IDSA Honors Notable Leaders in Infectious Diseases at IDWeek 2022
The Infectious Diseases Society of America is honoring 12 of its members who are leaders in the field at IDWeek 2022. IDSA recognizes the following for excellence in the field of infectious diseases:
Alexander Fleming Award for Lifetime Achievement: Lawrence Corey, MD, FIDSA
Lawrence Corey, MD, FIDSA, an internationally renowned expert whose contributions to infectious diseases span more than four decades, is the recipient of IDSA’s 2022 Alexander Fleming Award for Lifetime Achievement. This award recognizes a career that reflects major contributions to the acquisition and dissemination of knowledge about infectious diseases.
Dr. Corey’s groundbreaking work in virology, immunology and vaccine development includes leading work to develop safe and effective antiviral therapies for herpes, HIV, hepatitis and infections in immunocompromised cancer patients. Most recently, he helped speed the development of COVID-19 vaccines.
A former president and director emeritus at Fred Hutchinson Cancer Center, Dr. Corey is currently a professor in the divisions of Vaccines and Infectious Disease, Clinical Research and Public Health Sciences there.
During the COVID-19 pandemic, Dr. Corey’s leadership contributed to emergency use authorization of mRNA vaccines within 11 months of starting the first COVID-19 vaccine trials. He developed the conceptual framework for the COVID-19 Prevention Network, the public-private partnership used in nationwide government-funded COVID-19 vaccine trials. He designed and championed the 30,000-person rapidly enrolling trials, built a national clinical trials program of academic and commercial clinical trial sites, established a national participant registry and developed a community outreach program that successfully enrolled the most affected racial and ethnic minority populations into the trials.
Dr. Corey’s field-shaping work began in the early 1980s, as he and his team were the first to demonstrate the safety and effectiveness of long-term oral antiviral therapy in immunocompetent people at the AIDS Clinical Trial Group. These studies had a significant impact, leading to the antiviral revolution in treating HIV, hepatitis and respiratory viruses, and are still the basis for current CDC and WHO guidelines for treating herpes (HSV-2).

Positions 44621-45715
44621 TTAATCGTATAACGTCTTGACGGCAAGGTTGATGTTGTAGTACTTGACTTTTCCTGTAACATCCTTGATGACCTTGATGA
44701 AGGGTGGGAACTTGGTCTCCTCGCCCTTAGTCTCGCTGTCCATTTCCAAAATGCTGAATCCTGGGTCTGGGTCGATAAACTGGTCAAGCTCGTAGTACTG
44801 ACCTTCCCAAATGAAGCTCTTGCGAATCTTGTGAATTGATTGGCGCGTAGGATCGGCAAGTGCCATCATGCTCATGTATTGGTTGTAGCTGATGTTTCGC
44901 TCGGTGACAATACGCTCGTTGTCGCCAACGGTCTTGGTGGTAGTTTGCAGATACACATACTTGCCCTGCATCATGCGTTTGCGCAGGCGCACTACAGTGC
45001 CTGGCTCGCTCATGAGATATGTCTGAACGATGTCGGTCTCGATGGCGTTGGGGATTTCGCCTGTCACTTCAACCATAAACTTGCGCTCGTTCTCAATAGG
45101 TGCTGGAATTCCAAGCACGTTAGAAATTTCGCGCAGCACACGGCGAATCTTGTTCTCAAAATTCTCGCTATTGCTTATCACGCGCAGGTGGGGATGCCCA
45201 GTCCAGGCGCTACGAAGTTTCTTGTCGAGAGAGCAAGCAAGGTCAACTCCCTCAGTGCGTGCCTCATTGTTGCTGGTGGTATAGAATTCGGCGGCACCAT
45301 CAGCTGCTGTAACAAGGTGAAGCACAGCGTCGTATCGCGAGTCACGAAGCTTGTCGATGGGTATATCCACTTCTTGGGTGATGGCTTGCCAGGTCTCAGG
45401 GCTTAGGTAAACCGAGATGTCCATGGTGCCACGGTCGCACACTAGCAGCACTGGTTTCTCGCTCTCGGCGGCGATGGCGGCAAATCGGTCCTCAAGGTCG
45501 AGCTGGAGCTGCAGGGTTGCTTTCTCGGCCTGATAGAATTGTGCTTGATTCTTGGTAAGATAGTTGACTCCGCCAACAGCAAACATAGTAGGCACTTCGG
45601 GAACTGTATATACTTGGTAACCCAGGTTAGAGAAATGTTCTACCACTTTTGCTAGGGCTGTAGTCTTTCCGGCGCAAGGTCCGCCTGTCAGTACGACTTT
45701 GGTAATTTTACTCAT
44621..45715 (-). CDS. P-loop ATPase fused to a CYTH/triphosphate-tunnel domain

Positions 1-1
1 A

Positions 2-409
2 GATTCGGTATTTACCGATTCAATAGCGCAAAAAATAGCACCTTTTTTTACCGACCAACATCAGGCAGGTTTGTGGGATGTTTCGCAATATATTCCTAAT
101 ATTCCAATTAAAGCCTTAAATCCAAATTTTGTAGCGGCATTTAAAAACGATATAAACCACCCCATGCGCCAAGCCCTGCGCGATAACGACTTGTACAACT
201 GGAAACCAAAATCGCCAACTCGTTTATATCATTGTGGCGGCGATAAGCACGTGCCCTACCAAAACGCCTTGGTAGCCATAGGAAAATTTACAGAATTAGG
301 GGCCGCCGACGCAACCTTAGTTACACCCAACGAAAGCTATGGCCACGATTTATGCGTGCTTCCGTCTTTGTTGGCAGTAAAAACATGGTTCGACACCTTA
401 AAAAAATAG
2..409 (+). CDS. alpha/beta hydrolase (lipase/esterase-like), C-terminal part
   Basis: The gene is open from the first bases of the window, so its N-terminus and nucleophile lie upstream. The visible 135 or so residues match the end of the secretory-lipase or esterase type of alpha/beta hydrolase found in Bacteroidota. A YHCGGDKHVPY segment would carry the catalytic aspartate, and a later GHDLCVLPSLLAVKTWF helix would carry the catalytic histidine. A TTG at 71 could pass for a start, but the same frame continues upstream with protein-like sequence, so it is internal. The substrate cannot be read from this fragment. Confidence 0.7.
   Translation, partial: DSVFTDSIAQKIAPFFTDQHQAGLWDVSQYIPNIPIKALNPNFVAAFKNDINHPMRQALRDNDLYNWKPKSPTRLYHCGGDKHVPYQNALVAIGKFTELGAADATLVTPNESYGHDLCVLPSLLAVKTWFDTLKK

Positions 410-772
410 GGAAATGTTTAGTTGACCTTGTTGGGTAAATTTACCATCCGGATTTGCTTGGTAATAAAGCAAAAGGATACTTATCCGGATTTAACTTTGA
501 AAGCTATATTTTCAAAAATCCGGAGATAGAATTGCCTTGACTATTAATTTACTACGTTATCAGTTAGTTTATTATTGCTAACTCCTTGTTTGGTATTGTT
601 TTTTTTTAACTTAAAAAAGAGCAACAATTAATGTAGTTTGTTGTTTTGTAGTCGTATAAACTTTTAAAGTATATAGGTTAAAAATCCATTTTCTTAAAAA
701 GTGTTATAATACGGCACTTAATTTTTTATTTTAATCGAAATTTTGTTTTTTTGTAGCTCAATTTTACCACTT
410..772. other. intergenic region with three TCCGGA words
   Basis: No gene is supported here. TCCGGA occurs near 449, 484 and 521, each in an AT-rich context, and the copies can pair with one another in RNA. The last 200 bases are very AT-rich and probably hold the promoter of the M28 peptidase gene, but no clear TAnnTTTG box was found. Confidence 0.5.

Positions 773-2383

Dr. Corey also co-founded the HIV Vaccine Trials Network, the world’s largest publicly funded collaboration to develop vaccines for HIV/AIDS. Made up of more than 80 clinical trial sites in 16 countries on five continents, the network is known as an exemplary model for global, collaborative research.
As the president and director of Fred Hutchinson Cancer Center, Dr. Corey oversaw the development of new immunotherapies to treat cancer, the discovery of an HIV/AIDS vaccine and improved cancer prevention, early detection and treatment services. He also founded two immunology companies, which highlighted the potential of using immunology to treat and prevent cancer and viral infections.
Dr. Corey’s breadth of knowledge is reflected in the more than 850 peer-reviewed published articles, 12 books and more than 200 book chapters and editorials. He holds 18 patents and has received continuous NIH funding since 1978. The Society is proud to honor this true leader in advancing knowledge in infectious diseases with the 2022 Alexander Fleming Award for Lifetime Achievement.
“Dr. Corey’s work to shape the domain of antiviral therapies and vaccines has not only made an imprint on our field, but it has also saved and will continue to save thousands of lives,” said Daniel P. McQuillen, MD, FIDSA, president of IDSA. “We congratulate him on his innovative and field-shaping work and are honored to award him with the 2022 Alexander Fleming Award for Lifetime Achievement.”
Other awards presented during IDWeek 2022 include:
D.A. Henderson Award for Outstanding Contributions to Public Health: Nimalie Stone, MD
This award — named to honor the memory of Donald Henderson, MD, who led the successful eradication of smallpox — recognizes a lifetime of achievement in public health. This year’s honoree is Nimalie Stone, MD.
Dr. Stone, senior advisor for the CDC’s Long-Term Care Partnerships, Prevention and Response Branch in the Division of Healthcare Quality Promotion, is a champion for the nation’s work to develop infection prevention and control standards and education in long-term and post-acute care settings. Dr. Stone established the CDC’s Core Elements for Antibiotic Stewardship in Nursing Homes, which is now part of federal policy. Because of her work to develop the CDC Nursing Home Infection Preventionist Training course, more than 80,000 learners have been trained on infection prevention in nursing homes since 2019. Dr. Stone’s leadership of the CDC team that enrolled nursing homes in the National Healthcare Safety Network — CDC’s electronic surveillance system — allowed CDC to facilitate a rapid response to the COVID-19 pandemic by gathering nursing home impact data and allocating resources where they were most needed. Dr. Stone is an award-winning expert who has published nearly 60 articles in peer-reviewed journals and serves on the editorial board of Infection Control and Hospital Epidemiology.
IDSA is proud to give Dr. Stone the 2022 D.A. Henderson Award for her work to advance the prevention and control of infections in long-term and post-acute care settings.